This is the second entry into the trilogy of “The Theoretical Minimum” by Leonard Susskind and Art Friedman. Obviously, it is intended to read the trilogy in order but one of my university modules this year is “Quantum Mechanics and Special Relativity”. Therefore, it makes sense that I have prioritised Volumes 2 and 3 (which covers Special Relativity). If you do not come from a Physics background I would recommend that you read volume 1 first to gain a reasonable understanding of Linear Algebra and Calculus before beginning this book.
This book is the best intro to Quantum Mechanics I’ve ever seen for the average enthusiast and I would very much recommend it to any of my colleagues looking to learn something new. It is worth mentioning however that this book is not light bedtime reading! It covers concepts that defy our natural logic of the universe, therefore it requires attention and focus.
I would also suggest that you read the book while following the online exercises. At times, concepts can be very difficult to comprehend immediately. Never mind following on to an even more difficult topic straight away without giving yourself time to digest. Also, it is enjoyable to follow along with the online lectures (also The Theoretical Minimum) while reading.
Quite often, when Quantum Physics is discussed by the media for the average citizen, it is sensationalised to the point of gibberish. I don’t know how many times I’ve read about how cutting-edge Quantum Artificial Intelligence in my mobile phone is going to purify the energy levels in my blood cells and deliver Quantum healing powers into my life. “Quantum” has became a buzzword that makes anything sound like it must be true.
However, Susskind and Friedman have done a brilliant job of discussing the really cool concepts in an accessible manner while also deep diving into the actual mathematics behind the concepts and actually educating the reader.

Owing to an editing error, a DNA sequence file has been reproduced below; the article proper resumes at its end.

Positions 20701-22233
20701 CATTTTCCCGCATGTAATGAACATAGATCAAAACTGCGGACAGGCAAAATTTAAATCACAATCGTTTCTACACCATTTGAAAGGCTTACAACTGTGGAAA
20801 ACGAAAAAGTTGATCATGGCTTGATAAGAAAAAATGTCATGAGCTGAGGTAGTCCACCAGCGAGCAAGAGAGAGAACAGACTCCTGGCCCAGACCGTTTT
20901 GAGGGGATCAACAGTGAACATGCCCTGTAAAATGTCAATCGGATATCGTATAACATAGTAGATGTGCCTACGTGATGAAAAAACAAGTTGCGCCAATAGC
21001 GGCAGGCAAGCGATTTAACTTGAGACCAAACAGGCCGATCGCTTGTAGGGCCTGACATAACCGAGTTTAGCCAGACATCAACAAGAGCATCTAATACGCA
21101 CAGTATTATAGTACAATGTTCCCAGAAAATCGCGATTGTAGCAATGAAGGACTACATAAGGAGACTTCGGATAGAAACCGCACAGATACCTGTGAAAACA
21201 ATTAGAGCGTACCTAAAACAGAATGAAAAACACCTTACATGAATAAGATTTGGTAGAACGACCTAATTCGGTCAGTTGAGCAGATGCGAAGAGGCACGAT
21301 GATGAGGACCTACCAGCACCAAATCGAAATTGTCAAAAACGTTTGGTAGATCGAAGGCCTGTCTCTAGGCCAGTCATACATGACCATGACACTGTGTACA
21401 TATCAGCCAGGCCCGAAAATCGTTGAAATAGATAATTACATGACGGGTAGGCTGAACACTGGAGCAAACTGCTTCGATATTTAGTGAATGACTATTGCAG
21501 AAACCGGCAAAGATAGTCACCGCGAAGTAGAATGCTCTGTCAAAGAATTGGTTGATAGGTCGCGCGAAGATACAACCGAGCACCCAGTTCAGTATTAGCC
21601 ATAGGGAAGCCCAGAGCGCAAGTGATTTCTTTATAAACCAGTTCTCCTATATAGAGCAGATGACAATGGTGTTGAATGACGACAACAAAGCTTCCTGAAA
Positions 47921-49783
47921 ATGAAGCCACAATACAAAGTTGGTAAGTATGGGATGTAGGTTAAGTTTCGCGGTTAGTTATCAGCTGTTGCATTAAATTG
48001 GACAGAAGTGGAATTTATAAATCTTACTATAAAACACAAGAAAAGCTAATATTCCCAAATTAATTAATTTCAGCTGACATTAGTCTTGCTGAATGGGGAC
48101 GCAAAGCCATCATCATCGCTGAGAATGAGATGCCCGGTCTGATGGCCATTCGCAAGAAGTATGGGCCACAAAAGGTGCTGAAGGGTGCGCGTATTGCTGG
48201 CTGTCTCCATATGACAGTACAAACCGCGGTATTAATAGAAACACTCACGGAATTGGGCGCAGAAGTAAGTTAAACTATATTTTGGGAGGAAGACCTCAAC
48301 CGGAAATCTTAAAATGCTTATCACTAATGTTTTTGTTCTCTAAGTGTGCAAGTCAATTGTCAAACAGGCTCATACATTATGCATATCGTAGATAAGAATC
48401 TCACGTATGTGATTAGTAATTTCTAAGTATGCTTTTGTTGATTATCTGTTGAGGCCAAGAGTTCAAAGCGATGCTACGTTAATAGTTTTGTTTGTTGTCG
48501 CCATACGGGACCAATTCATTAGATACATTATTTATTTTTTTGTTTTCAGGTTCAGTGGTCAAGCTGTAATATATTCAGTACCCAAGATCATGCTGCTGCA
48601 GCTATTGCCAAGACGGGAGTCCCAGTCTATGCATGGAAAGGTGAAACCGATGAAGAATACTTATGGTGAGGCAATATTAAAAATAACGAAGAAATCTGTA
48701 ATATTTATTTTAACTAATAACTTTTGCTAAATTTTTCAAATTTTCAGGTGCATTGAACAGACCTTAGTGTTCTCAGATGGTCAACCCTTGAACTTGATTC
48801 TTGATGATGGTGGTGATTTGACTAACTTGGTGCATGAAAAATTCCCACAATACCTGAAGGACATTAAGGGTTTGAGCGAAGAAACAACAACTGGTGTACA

I think the authors sometimes wrestled between trying to frame complex problems to a complete beginner while also trying to appeal to experts in the topic. At times there was a feeling that the target audience wasn’t clearly defined in that sometimes knowledge was potentially assumed. This means that I may have absolutely loved the book with a decent previous understanding of Quantum Mechanics, but it may not be as easy for a complete beginner to follow. Moreover, it assumed knowledge of Volume 1: which could seem a bit unfair in that it forces the reader to purchase another book to understand this one.
One thing I would have appreciated more from the author is a more thorough explanation of what a wavefunction is – perhaps earlier in the book – as I was relying on that knowledge from my own studies to understand what was being explained in the early chapters.
In summary, The Theoretical Minimum Vol.2 is a wonderful read. It is perfect for someone with basic mathematical knowledge who is looking to dive in to the world of Physics. You don’t need a Physics or Mathematics degree to understand as the concepts are framed intuitively and accessibly for the reader yet still outlined in a very interesting manner for those with prior Quantum Mechanical knowledge from education. You should read this book!